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Coming to our senses

Food symposium promises to please the palate and nourish the mind

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  • Story by Karen Pojmann
  • Art by Chris Hall
  • Published: March 8, 2012
Hot Dog painting

"Hot Dog," an oil painting by Columbia artist Chris Hall, is part of a three-painting series that took second place in the juried art show "Food: Fact or Fiction" at PS:Gallery. The show is held in conjunction with Food Sense, the MU Life Sciences and Society Program symposium set for March 16-18.

What drives our food choices? A sweet tooth? An arousing aroma? Pretty plating? Good company?

Chefs, scientists, cultural critics — maybe even a foodie or two — will gather at Mizzou March 16-18 to examine the ingredients of the human appetite. During Food Sense, the 2012 MU Life Sciences & Society Symposium, experts shelve standard obesity-epidemic talk and food-movement dogma to instead explore sensory satisfaction and communal comforts.

A biochemist looks at the science of successful cooking. An experimental psychologist examines the evolution of digestion. A law professor shows how meals yield obligations. A writer dissects classism in slow/organic/local food trends. A sensory scientist explains how wine drinkers distinguish oaky flavors from their brawnier counterparts.

All put what we eat into context.

Off our diet

Though talk of sensible dining is on the menu for the symposium, attendees should expect no nagging about the benefits of eating one’s vegetables.

“Nutrition is sort of what lurks in the background,” says Stefani Engelstein, symposium planning committee co-chair and director of the Life Sciences and Society Program. “Rather than focus on that explicitly, we thought it made more sense to look at food consumption and eating behavior. We want to look at this from the perspective of taste and how we react pleasurably or unpleasurably to food, which ties into what we decide to buy and what we decide to eat.  It’s also a question of what we perceive the role of food to be and how it functions in our communities and our families.”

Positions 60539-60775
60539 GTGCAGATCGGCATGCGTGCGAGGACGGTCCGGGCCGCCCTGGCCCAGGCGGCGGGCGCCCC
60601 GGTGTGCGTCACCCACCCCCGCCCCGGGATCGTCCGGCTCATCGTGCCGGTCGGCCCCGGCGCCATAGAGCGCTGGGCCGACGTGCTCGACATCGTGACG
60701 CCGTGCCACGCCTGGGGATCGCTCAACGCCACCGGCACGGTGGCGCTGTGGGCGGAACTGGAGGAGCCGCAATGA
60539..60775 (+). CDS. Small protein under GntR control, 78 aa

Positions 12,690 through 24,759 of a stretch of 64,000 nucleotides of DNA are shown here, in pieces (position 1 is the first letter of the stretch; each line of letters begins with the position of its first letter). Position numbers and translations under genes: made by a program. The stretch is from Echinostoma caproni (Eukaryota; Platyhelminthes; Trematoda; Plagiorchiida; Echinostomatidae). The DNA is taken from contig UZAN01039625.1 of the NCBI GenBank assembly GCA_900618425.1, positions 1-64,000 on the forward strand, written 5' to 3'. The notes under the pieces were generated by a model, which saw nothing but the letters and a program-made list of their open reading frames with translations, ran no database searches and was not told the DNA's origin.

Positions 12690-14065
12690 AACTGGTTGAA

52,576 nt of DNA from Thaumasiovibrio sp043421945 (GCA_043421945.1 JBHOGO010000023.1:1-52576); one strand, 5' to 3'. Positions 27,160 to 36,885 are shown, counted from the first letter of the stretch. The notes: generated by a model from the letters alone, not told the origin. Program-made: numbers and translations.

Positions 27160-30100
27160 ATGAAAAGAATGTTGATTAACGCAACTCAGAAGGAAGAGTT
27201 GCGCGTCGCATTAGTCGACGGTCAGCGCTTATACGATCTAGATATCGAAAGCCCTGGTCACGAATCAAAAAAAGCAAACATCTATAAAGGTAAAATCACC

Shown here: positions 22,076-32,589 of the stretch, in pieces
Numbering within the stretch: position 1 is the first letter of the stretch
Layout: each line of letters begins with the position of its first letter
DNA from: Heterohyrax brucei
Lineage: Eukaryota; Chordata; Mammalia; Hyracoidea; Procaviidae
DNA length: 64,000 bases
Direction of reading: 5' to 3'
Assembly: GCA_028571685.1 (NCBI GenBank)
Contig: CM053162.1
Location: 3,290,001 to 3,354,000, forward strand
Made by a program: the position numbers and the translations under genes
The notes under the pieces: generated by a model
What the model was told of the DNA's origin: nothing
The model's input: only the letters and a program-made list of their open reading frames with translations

The keynote speaker, bestselling author and Cornell Food and Brand Lab director Brian Wansink, directs diners at the intersection of psychology and food intake. Presented in conjunction with MU’s Nutrition and Exercise Physiology Research Week, Wansink’s talk, “From Mindless Eating to Mindlessly Eating Better,” includes habit-changing solutions culled from 20 years of behavioral research. 

Local flavor

While the annual LSSP symposium always has included area experts, this year’s topic particularly lends itself to increased community participation here in America’s heartland. Three Missouri chefs are taking part in panel discussions. Mizzou’s own Daniel Pliska, executive chef and assistant manager for the University Club and University Catering, joins a panel with Leigh Lockhart, chef and owner of Main Squeeze Natural Foods Café and Juice Bar in downtown Columbia.

Jonathan Justus, executive chef and co-owner of Justus Drugstore in Smithville, Mo., serves up a presentation titled “The Theatre of Dining” in which he contends, essentially, that cooking is art. Justus’s small-town, everything-from-scratch eatery has earned national recognition from Travel + Leisure, Bon Appétit, Food & Wine, USA Today, the New York Times Magazine and, most recently, Time magazine, which featured the restaurant amid its 2011 top ten food trends. High praise for high art.

Nibbles

Every year LSSP symposium organizers hold a buffet lunch for all registrants. This year, with renowned culinary experts seated around the table, the planning is peppered with complications. 

“You can imagine what kind of pressure it puts on us,” Engelstein says with a laugh. “We’re doing our best to make sure it’s food that will be appreciated.”

A more specialized dining experience awaits guests of the VIP reception, catered by Columbian Sara Fougere. Offering supplemental snacks, high school students from local chef Brook Harlan’s culinary-arts course prepare five varieties of hors d’oeuvres, each designed to particularly entice one of the five senses. Diners vote for their favorites. Any member of the public who donates $100 or more to the program receives two tickets to the event.

Entry to the Friday evening keynote address and all talks Saturday and Sunday is free for those who register, thanks to support from campus and community sponsors. Lunch is included

Read more in:  On CampusAgriculture & the EnvironmentBusiness, Law & PoliticsBeyond CampusArts & CultureSpecial Features & SeriesHealth & MedicineFamily & CommunityEducation

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Last updated: March 14, 2012